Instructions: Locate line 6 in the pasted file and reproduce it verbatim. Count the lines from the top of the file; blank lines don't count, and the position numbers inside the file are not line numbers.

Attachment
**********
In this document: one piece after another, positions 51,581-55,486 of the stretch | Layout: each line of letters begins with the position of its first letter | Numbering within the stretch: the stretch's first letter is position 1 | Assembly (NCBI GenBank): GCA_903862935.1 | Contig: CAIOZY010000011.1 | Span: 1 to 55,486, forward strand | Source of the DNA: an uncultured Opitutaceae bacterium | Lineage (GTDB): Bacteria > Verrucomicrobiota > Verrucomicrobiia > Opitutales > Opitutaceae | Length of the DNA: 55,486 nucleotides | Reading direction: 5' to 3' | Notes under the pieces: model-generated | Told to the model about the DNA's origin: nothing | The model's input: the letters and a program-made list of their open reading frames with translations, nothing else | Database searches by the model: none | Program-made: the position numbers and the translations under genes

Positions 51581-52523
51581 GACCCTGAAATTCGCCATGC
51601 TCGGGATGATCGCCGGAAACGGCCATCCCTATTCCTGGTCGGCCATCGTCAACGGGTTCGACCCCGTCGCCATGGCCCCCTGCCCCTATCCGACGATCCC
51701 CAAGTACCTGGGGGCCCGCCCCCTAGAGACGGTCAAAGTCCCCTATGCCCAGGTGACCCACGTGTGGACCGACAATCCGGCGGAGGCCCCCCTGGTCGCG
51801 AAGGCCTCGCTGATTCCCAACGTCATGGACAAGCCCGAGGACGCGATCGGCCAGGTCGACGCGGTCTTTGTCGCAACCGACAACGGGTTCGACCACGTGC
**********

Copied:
51801 AAGGCCTCGCTGATTCCCAACGTCATGGACAAGCCCGAGGACGCGATCGGCCAGGTCGACGCGGTCTTTGTCGCAACCGACAACGGGTTCGACCACGTGC